Berend Tober btober at
Wed Apr 17 06:17:02 EST 2002

Is anyone else concerned about the fact that rsync doesn't guarantee 
to produce identical file copies on the the target machine? 

Don't get me wrong in sounding critical because I think that rsync is 
a great example of how software should be written. (I often make the 
observation, as I learn more about Linux, and inevitably find myself 
comparing open source applications to Microsoft products, that the 
people that wrote unix way back when at AT&T Bell Labs REALLY knew 
what they were doing. I also have the same attitude toward the 
developer and maintainer of rsync.)

But the "Technical Report" at states that:

"If the two strong checksums match, we assume that we have found a 
block of A which matches a block of B. In fact the blocks could be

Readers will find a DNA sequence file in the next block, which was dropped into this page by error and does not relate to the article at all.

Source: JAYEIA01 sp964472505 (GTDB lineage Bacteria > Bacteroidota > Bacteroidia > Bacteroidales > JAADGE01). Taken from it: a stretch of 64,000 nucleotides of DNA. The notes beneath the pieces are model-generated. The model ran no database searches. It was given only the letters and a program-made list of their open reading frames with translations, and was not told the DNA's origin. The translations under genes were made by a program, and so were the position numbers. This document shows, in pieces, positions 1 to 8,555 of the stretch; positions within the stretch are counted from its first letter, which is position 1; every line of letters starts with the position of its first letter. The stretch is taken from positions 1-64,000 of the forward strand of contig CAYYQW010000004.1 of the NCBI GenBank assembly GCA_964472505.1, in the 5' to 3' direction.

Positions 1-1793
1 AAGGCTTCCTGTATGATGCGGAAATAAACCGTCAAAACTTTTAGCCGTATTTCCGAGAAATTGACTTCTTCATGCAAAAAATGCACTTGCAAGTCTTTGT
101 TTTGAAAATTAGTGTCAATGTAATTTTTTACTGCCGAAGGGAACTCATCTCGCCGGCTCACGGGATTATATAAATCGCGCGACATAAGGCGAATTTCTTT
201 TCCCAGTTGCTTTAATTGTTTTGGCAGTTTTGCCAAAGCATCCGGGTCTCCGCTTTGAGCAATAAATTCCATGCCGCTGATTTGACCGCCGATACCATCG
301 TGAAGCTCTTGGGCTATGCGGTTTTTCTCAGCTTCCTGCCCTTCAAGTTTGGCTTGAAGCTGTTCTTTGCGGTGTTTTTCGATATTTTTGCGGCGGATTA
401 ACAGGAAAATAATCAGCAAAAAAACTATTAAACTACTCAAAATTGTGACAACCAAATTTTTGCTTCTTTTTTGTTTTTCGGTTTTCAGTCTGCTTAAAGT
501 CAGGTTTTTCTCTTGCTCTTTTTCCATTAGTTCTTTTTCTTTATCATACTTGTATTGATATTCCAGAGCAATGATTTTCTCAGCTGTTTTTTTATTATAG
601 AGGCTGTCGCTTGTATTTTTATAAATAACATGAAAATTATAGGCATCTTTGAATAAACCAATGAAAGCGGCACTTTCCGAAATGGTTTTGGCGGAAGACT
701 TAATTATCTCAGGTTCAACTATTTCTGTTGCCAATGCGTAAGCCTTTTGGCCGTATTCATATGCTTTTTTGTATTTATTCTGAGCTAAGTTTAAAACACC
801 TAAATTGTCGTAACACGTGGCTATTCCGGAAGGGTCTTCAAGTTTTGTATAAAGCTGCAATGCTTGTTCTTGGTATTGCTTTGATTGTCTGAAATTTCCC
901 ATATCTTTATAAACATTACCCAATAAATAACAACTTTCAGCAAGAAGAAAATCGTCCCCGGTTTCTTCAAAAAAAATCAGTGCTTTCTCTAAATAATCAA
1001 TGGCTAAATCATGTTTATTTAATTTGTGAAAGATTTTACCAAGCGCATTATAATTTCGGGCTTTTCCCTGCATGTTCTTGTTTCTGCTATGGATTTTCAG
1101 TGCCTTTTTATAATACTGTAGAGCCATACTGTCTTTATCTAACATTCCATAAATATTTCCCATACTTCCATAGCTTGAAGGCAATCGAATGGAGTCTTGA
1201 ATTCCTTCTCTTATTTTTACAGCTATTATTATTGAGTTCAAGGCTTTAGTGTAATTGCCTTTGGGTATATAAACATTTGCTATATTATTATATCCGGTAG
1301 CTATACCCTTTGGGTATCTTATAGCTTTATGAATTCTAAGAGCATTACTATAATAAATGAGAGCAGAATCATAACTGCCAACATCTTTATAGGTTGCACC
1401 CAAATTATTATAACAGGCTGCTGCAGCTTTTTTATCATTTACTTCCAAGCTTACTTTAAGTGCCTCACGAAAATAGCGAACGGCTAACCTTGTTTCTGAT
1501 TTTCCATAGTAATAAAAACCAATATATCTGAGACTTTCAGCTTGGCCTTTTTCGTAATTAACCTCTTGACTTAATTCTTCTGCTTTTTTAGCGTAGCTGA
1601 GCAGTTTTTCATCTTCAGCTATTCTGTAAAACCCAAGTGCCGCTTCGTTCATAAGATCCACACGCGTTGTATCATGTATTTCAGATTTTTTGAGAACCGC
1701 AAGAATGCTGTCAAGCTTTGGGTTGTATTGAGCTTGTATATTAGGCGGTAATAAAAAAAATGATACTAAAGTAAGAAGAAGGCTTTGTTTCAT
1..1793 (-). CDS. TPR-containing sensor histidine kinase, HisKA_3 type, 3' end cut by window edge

different, but the probability of this is microscopic, and in 
practice this is a reasonable assumption."

Is that good enough? The statement, I believe, refers to some 
analytical estimate of the chance that the check-sums might match 
despite having different source files for comparison, but has anyone 
done empirical work to verify the we can pretty-much count on getting 
reliable file copies on the target?

And how does this small probablity of file corruption compare to, 
say, using a full file transfer or copy? In the latter case, you 
might be tempted to think there is zero probablity of file 
corruption, but if you think of any data transfer as sending a 
digital signal through a noisy communication channel, there must be 
some way to quantify the realiability of cp verses rsync. I'm not 
sure that I have all the skills to do this analysis, but I'd be 
interested in seeing it done.
Berend Tober

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